Andy Ashby entered the 1994 season with a 5-18 major league record and a 6.77 ERA. He then went 0-5 in his first 10 starts of 1994 but posted a respectable 2.85 ERA; through eight starts it was 2.98. Ashby pitched a four-hitter in his 11th start to finally earn a victory and went 5-6 the rest of the way. He spent all or part of the next ten seasons in the big leagues and pitched in two All-Star Games, including in 1998 when he won 17 games for the Padres.
Those are the only pitchers I can find who had an ERA under 3.00 with no wins through their first eight starts of the season, with no more than one relief appearance to that point. Special hard-luck mention goes to Rick Langford, who was winless in his first 11 starts in 1978 with a 2.62 ERA in those starts. But by the time he got his first win as a starter, on July 18, he had pitched in 13 games in relief with a win.
UPDATE 5/16/14: Samardzija is now winless through nine starts…no quality start in his ninth, though, as he lasted only five innings, giving up two earned runs, against the Cardinals. That raised his season ERA to 1.62, still the lowest ever through nine winless starts at the beginning of a season. Behind him are: Whitey Ford 1966, 2.47 ERA in his first nine starts (and a 2.55 overall ERA including a relief appearance; he did not make any more starts that year); Andy Ashby 1994 2.79; future “Black Sox” conspirator Eddie Cicotte 1918 2.82 ERA in his first nine starts (and a 2.74 overall ERA with a three-inning relief appearance along the way); Ryan Dempster 2012 2.90; Rickey Clark 1968 2.92. Those are the only pitchers I can find with an ERA under 3.00 through nine winless starts with no more than one relief appearance. And of them only Ashby lost his tenth start.
ADDED 5/16/14: Here are a couple of pitchers I consider special cases. Rube Schauer — born in Russia as Dimitri Dimitrihoff — lost his first nine starts of the 1917 season for the Philadelphia A’s, with a 2.38 ERA in those games. But he was not winless, as he had made three relief appearances (all of them lasting at least five innings) and won two of them. His overall ERA was 2.56 through his ninth start. Bill Piercy was not only winless in his first nine starts of 1923 for the Red Sox, he was the losing pitcher in eight of them — and he lost two relief appearances during that time as well. His season ERA to that point was 3.06, with a 2.55 ERA as a starter. Both Schauer and Piercy extended their streak of winless starts to ten.
ADDED 5/17/14: ESPN’s Buster Olney has this item in his column today:
From ESPN Stats & Information, more about the hard luck of Samardzija so far this season.
He has 12 straight starts in which he has allowed three earned runs or fewer, and he hasn’t won any of them. According to the Elias Sports Bureau, that’s the second-longest such streak since earned runs became an official stat in both leagues in 1913.
Samardzija’s streak began last season. Thanks to Play Index, here are the three longest streaks of winless starts without giving up more than three earned runs in any of them:
Ray Washburn had a fine season for the 1968 National League champion Cardinals, going 14-8, finishing eighth in the league with a 2.26 ERA and throwing a no-hitter against the Giants. But after he won two of his first three starts in 1969 he earned just one more victory that season (in relief) despite allowing no more than three earned runs in his last 13 starts. (He did allow a total of 11 unearned runs in those starts.) In 1970, with the Reds, he gave up three runs in 4-2/3 innings in his first start, then in his next start more than a month later he allowed six runs — but only two earned — in 1-2/3 innings to extend his streak to 15 games. He made just one more start in the major leagues and was bombed, retiring only one batter and allowing seven runs.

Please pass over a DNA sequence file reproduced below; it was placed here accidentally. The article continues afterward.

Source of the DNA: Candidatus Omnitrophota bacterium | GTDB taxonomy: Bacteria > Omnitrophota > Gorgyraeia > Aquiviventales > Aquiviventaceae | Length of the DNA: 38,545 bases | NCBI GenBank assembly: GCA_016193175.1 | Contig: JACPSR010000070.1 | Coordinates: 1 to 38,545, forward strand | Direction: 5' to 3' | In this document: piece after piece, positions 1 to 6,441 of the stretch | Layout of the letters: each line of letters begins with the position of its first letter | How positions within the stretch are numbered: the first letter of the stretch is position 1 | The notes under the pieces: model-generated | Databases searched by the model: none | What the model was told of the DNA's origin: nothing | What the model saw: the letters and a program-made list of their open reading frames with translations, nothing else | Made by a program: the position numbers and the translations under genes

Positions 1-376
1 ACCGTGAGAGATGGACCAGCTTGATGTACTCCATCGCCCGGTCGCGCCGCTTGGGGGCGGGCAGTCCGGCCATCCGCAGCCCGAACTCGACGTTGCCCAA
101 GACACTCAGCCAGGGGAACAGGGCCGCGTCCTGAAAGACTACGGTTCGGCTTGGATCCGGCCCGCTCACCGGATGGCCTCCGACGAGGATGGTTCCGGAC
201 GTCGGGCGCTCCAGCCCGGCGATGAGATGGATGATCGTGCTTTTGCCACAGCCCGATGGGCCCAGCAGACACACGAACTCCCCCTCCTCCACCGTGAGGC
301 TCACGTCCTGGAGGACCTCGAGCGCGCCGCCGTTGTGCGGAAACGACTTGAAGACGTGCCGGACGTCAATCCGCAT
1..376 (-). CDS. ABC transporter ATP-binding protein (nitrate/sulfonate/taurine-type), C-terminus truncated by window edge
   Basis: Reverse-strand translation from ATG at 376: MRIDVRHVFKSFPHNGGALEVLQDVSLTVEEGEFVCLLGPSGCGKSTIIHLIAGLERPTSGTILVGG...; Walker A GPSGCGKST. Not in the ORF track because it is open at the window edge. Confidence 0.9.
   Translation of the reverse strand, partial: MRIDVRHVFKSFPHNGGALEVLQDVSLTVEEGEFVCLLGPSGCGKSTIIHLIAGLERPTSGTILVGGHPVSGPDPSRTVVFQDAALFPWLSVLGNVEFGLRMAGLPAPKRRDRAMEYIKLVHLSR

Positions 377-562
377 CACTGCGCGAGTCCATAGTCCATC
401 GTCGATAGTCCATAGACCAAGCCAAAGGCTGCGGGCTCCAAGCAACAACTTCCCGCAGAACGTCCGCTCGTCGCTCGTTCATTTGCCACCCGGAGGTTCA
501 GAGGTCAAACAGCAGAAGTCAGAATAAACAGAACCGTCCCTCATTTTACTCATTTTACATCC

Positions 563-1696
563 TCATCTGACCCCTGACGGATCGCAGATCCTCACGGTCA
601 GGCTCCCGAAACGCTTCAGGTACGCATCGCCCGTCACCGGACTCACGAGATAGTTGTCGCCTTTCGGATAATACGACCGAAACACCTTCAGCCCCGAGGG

Washburn didn’t allow more than three earned runs in any of his 16 starts in 1969, or in his last 20 starts of 1968. Throw in his first two starts of 1970 and that’s a streak of 38 starts allowing three earned runs or fewer…the longest of all time. And he had a losing record in those starts! Here’s the list of longest streaks of starts allowing no more than three earned runs:
Going back to the winless streaks without allowing more than three earned runs…note Jim Bouton’s streak of 11 such games for the 1966 Yankees. Whitey Ford allowed no more than three earned runs in any of his nine starts for that same team (and stretched his streak to 10 in 1967). The Yankees as a team had 77 such starts in 1966, their starting pitcher allowing no more than three earned runs and not getting the win — almost half their games. And that’s not the record.
Oh the frustration of pitching for the 1967-68 White Sox. In ’67 the Sox managed to stay in pennant contention until the final days of the season, despite averaging just 3.3 runs per game. But in 1968, when the offense managed just 2.9 runs per game, they fell to ninth place. The 1964 Angels featured Cy Young Award winner Dean Chance, who had eight losses and six no-decisions in starts in which he allowed no more than three earned runs and still won 20 games anyway (18 as a starter). Chance allowed three earned runs in one of his wins and no more than two in the other 19, including 11 shutouts (although two of those wins were in relief).